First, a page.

I am tethered by several feet of tubing attached to a dialysis machine for eight hours every day. I am also facing the possibility of a kidney transplant. That should be wonderful news. Instead, it’s causing great fear in me.
What do I fear? Pain, weakness, difficult recovery, taking powerful anti-rejection drugs . . . and probably a few unspoken fears. My doctor says that a transplant will mean a longer life and a better quality of life. And yet, I seem to be content with a steady life marked with daily dialysis, remaining tethered to tubing and a dialysis machine.
Preparing myself for a transplant feels like taking a chance on a better life in spite of the risks. It feels like daring to try for a future that is better than the present. It feels like trying a mighty thing, moving forward and calling up all the courage I can muster.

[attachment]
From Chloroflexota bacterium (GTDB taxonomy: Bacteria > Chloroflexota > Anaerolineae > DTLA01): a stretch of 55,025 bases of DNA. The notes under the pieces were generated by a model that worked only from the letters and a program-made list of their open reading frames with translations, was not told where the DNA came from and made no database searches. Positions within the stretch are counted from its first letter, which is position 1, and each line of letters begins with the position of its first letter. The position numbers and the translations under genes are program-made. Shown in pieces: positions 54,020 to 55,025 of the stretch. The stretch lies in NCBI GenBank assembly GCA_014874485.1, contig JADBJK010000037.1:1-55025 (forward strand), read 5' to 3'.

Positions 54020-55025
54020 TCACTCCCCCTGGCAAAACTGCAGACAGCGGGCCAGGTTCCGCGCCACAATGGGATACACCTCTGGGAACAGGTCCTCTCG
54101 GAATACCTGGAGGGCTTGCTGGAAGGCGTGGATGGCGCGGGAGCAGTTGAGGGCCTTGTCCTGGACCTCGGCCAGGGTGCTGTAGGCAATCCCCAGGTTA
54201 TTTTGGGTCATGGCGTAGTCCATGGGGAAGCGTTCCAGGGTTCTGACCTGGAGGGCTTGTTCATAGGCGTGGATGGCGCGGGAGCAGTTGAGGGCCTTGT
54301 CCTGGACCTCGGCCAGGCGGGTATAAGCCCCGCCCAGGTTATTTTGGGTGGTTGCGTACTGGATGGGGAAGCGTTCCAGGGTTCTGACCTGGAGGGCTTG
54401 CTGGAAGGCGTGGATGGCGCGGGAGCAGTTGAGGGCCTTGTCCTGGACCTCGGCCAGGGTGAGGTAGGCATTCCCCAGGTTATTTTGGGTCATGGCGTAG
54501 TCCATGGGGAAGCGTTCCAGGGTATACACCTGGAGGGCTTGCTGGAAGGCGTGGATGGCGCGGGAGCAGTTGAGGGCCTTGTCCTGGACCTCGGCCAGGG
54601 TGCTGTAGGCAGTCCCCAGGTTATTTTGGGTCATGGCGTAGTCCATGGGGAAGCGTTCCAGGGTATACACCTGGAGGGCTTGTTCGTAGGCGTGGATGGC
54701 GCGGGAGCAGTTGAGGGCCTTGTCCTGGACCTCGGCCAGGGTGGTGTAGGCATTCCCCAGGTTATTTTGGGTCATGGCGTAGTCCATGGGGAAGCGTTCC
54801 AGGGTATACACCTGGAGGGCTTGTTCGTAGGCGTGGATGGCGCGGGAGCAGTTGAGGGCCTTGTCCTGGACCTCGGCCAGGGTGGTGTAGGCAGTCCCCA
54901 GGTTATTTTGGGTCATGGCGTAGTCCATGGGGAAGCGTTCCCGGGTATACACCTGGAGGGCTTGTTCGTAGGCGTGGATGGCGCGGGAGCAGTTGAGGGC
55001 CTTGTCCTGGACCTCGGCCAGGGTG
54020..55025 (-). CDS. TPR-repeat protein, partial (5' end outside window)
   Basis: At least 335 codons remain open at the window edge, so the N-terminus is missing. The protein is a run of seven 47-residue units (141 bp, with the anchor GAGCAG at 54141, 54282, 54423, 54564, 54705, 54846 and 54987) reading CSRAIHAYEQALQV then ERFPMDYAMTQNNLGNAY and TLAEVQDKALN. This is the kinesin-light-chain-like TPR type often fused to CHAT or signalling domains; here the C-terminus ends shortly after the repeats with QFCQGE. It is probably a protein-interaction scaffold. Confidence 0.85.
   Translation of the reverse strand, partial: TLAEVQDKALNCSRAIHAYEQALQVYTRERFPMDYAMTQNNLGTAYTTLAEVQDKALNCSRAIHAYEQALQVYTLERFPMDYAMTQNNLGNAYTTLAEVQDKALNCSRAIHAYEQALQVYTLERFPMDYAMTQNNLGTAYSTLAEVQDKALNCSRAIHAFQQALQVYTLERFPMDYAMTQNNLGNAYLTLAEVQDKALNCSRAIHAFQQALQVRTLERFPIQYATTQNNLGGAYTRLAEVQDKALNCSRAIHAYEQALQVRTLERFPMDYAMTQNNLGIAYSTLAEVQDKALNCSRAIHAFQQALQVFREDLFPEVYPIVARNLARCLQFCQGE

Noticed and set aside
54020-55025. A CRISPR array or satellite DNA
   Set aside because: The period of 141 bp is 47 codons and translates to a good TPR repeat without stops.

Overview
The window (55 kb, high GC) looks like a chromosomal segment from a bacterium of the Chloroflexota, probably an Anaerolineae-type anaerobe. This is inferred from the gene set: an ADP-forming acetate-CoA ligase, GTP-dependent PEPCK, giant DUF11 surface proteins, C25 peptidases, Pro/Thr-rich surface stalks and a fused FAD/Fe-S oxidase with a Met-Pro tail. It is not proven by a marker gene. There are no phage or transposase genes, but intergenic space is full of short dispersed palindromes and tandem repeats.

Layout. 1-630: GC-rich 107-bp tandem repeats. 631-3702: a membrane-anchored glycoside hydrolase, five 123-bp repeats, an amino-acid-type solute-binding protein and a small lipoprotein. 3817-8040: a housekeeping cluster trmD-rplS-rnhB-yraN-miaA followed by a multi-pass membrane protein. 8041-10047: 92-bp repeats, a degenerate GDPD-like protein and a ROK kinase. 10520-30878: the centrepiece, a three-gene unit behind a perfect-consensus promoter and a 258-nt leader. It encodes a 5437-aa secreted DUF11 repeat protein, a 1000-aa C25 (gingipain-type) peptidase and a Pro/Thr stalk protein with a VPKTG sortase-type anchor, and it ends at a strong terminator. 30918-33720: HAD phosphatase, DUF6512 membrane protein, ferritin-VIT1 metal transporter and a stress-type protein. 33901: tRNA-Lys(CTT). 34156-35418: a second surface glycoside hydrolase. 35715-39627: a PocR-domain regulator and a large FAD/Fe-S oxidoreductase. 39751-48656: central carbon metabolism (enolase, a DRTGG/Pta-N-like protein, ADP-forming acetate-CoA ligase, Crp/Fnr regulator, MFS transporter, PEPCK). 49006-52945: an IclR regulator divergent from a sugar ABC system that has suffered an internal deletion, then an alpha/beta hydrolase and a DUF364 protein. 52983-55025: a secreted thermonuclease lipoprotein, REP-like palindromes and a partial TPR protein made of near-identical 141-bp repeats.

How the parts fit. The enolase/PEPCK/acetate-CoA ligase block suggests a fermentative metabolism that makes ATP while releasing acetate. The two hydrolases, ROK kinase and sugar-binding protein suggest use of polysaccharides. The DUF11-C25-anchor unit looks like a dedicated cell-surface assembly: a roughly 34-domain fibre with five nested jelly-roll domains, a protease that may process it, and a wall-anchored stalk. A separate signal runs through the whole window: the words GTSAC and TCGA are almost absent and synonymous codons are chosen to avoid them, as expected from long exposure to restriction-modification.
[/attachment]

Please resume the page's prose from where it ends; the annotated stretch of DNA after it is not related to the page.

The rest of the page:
Theodore Roosevelt spoke of daring mighty things one of his speeches – “The Strenuous Life” – given in 1899 in Chicago.
Far better it is to dare mighty things, to win glorious triumphs, even though checkered by failure, than to take rank with those poor spirits who neither enjoy much nor suffer much, because they live in the gray twilight that knows neither victory nor defeat.
Perhaps a kidney transplant does not really qualify as a mighty thing. Yet the quote speaks to me about not being content to “live in the gray twilight” and instead daring to take a risk. It encourages me to move forward, to try for a greater quality of life, to take a chance for a longer life, and to get rid of my safe tether.